Nathaniel Philbrick

You have probably seen Wilkes Land on a map of Antarctica. But have you heard of Wilkes? I hadn't, before I saw Nathaniel Philbrick on a TV book show, talking about his new work Sea of Glory. I immediately decided this was one for me, and when Michael gave me a gift certificate to our local independent bookseller for Christmas, I went right out and bought it.

This wonderful book tells the story of the United States Exploring Expedition of 1838-1842 (Ex. Ex. for short). It is a tale of adventure and danger and enormous accomplishment. And it is also a story of politics, violent ambition, cruelty, misplaced pride, and terrible personal loss. Charles Wilkes, a promising young lieutenant, is given command of six ships and the incredible task of, basically, setting out from Virginia to circumnavigate the globe and see if there was anything left to discover. William Reynolds, the other protagonist of this story, is also ambitious, a young officer with the rank of Passed Midshipman. Both men kept journals during the trip, in fact Reynolds kept two, the official journal he was required to turn over to Wilkes at the end of the voyage, and his illegal private diary that he managed to hide and preserve. Most of the information in the book comes, directly or indirectly, from these two sources.

The men of the expedition became the first Americans to sight Antarctica; the expedition surveyed and mapped the coastline of what is still known as Wilkes Land today. Further west, they surveyed the channels and coasts of Samoa and Fiji ("Feejee," to them), in order to produce the maps necessary for trading ships from Boston and New York. And then, before traveling west to return home via the Cape of Good Hope, they detoured east to map the west coast of North America. Wilkes considered this the most important task of the expedition, to explore the sea route to the new lands discovered by Lewis and Clark. (He comments that if the United States doesn't annex them, Oregon and Yerba Buena -- today's San Francisco -- would probably combine as a new nation, and become one of the great maritime powers of the Pacific!)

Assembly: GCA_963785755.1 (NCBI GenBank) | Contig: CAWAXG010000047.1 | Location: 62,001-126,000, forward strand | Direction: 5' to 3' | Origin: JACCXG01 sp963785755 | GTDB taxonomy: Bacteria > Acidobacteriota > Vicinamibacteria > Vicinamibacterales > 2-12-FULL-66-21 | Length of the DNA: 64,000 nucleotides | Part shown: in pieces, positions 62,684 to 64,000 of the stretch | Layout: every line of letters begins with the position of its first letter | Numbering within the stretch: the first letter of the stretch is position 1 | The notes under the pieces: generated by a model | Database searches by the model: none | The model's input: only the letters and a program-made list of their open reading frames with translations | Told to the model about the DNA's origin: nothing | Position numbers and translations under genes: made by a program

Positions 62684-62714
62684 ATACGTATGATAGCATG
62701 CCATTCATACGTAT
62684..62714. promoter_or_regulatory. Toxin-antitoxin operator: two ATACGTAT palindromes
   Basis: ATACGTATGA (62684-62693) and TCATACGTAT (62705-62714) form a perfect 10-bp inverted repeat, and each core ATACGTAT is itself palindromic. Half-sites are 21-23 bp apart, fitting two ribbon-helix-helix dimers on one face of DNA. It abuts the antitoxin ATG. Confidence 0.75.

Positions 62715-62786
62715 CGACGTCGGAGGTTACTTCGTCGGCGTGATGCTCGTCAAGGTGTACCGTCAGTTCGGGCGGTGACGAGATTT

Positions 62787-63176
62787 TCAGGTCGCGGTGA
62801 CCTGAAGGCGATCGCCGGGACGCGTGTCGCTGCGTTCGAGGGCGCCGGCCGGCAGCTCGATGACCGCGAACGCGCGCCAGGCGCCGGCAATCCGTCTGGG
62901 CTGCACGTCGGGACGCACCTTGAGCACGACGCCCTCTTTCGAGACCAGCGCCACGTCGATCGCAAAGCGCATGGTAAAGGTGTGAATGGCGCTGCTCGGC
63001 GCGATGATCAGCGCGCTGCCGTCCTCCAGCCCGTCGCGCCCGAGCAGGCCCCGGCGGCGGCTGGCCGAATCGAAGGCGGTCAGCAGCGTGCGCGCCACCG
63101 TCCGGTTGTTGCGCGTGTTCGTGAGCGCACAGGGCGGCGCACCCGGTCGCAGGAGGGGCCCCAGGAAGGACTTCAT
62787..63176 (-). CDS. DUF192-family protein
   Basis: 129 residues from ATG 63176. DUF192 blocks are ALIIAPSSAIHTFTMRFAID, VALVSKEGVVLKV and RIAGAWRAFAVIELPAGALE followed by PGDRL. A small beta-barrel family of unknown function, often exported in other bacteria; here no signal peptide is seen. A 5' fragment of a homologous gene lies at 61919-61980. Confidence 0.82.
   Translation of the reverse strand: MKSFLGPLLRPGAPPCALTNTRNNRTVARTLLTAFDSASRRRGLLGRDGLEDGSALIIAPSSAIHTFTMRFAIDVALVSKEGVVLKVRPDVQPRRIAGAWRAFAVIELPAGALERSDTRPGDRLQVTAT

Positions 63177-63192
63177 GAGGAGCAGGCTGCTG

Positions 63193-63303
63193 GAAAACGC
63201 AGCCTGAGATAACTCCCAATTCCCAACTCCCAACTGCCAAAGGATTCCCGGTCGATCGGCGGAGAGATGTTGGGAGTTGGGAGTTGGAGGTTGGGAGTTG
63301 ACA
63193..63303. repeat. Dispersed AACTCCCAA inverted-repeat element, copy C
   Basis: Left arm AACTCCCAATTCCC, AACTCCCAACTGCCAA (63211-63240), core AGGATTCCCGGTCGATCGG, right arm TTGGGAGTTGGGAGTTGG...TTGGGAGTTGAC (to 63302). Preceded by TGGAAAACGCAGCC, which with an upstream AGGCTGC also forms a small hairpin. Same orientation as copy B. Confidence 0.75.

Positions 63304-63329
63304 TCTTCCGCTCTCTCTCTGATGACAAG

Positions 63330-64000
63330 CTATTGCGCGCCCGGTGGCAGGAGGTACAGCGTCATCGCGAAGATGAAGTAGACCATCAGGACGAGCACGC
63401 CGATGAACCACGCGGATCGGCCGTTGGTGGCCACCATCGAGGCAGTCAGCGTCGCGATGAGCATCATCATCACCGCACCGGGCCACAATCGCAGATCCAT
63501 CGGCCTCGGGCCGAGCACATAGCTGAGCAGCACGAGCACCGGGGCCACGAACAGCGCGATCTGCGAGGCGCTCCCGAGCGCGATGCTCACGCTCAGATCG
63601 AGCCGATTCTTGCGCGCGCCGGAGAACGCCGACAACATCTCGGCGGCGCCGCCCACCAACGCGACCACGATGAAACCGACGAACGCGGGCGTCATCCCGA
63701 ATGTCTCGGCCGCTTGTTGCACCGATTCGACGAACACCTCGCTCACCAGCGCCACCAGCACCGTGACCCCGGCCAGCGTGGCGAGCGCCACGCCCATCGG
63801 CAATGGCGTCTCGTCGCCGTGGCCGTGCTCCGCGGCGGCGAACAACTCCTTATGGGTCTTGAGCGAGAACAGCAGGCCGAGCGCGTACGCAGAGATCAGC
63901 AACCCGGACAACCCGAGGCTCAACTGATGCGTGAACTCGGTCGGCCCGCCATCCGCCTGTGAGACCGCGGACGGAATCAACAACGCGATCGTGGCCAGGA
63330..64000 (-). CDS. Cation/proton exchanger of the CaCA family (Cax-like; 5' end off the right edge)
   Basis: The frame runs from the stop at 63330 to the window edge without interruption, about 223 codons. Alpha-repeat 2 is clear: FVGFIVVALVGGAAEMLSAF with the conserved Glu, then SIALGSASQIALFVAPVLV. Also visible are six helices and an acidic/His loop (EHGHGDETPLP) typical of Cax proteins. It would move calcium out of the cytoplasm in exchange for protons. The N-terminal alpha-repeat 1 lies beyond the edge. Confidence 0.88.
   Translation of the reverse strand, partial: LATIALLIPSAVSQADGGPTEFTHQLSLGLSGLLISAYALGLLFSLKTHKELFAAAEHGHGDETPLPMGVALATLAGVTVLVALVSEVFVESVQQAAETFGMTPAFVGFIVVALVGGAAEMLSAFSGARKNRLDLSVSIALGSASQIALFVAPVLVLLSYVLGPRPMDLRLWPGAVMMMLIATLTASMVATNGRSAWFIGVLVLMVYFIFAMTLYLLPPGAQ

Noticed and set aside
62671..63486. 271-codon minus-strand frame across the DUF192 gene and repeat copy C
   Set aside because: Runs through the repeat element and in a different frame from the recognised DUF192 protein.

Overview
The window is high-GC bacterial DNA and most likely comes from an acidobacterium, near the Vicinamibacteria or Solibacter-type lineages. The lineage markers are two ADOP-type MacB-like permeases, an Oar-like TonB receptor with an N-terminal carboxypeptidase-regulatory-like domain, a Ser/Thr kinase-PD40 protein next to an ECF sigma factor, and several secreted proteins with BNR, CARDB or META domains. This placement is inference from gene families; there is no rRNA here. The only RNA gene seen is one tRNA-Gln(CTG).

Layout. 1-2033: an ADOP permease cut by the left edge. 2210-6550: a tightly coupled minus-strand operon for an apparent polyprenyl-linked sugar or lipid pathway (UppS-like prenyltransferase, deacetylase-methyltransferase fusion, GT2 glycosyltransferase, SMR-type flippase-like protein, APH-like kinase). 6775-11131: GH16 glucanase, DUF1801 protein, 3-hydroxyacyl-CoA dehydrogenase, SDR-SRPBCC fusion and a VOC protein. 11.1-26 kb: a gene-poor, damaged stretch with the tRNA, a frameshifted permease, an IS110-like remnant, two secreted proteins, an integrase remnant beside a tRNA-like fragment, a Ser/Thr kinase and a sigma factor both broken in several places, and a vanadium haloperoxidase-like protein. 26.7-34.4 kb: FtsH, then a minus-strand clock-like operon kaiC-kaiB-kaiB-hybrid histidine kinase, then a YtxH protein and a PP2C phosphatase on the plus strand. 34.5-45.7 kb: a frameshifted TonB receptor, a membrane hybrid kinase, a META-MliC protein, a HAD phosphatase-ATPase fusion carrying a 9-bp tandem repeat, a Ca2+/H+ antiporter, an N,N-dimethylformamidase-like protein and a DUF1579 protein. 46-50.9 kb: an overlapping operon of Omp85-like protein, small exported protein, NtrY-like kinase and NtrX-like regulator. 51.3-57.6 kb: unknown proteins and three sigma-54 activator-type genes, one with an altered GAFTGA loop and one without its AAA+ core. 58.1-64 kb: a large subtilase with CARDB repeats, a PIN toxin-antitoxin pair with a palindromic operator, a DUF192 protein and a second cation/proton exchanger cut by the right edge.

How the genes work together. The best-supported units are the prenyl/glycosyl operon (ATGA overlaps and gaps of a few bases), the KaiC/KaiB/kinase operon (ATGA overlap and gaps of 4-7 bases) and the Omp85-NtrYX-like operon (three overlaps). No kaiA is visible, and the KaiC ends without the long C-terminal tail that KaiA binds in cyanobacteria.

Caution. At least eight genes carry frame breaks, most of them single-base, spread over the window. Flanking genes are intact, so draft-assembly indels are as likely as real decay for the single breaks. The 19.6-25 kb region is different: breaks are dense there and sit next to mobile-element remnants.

Along the way, they meet bare breasted beauties in Samoa, "yellow hores" in Honolulu, and yes, cannibals in Fiji. They endure icebergs and shipwrecks, and bone numbing cold - in Hawaii, while performing gravity experiments at the crater of Mauna Loa. There are also floggings, near mutiny, and several courts-martial upon their return to New York.

In addition to describing the journey itself, the book gives insight into American values during the years leading up to the Civil War. This was still the era of the gentleman scientist, and an expedition of this sort was made up not only of sailors, navigators, and surveyors, but also geologists, botanists, meteorologists, artists, and, on this trip, a linguist. Nathaniel Hawthorne had hoped to be the chronicler for the voyage, but politics kept him from joining the team. Other well known writers of the day were tangentially involved in either the planning or the aftermath, including Edgar Allen Poe, James Fenimore Cooper, and, of course, Herman Melville. (There were musicians on board, as well - the sighting of Antarctica was celebrated with extra rations of grog and tunes on deck from the fiddler, while one notorious flogging was accompanied by a tune known as "The Rogue's March.")

Another aspect of the era that may be hard for us to grasp fully was that the Ex. Ex. was in actuality a military operation, and as such, issues of Navy rank and protocol were extremely important. Slights over rank early on in the voyage, some perhaps necessary under the extreme conditions, and some simply attributable to human pride and weakness, lead to hard feelings for the duration. Philbrick even suggests that the germ of the entire conflict between the two main characters lay in Wilkes not having received the promotion he expected and probably deserved.

While politics under President Van Buren had almost scuttled the expedition before it sailed, on their return four years later, the new President Tyler, a Whig, did not want to acknowledge the accomplishments of an expedition floated by his Democratic predecessor. (Wilkes did not like Tyler: he went to visit the White House and found Tyler and his cronies spitting tobacco juice into the fire "exactly like a North Carolina bar room.") In addition, Daniel Webster was engaged in delicate dealings with England over the border of Maine, and the administration wanted to keep the reported glories of the west coast as their own little secret while the boundary between the U.S. and Canada was being determined. Add to that the scandal of the courts-martial and public disputes between Wilkes and his officers, even about such fundamental events as the date of the first sighting of Antarctica, and one can see how the returning voyagers did not receive hero's welcomes.

Even if you have never heard of Wilkes or the Ex. Ex., the men left a legacy familiar to almost all Americans. At the same time as the ships were returning laden with scientific samples from around the world, Congress was debating how to use half a million dollars in gold coin left by wealthy Englishman James Smithson for the establishment of an institution for the "increase and diffusion of knowledge." And when the Smithsonian Institution was created (the "castle" familiar to all Washington tourists was designed by Wilkes's nephew James Renwick, Jr.) it housed the zoological and geological specimens from the expedition, while the botanical samples went to form the beginnings of the U.S. Botanic Garden. While Wilkes never enjoyed the fame and credit that he expected after having commanded a voyage of this scope, his legacy lives, on the Mall of Washington and the coast of Antarctica.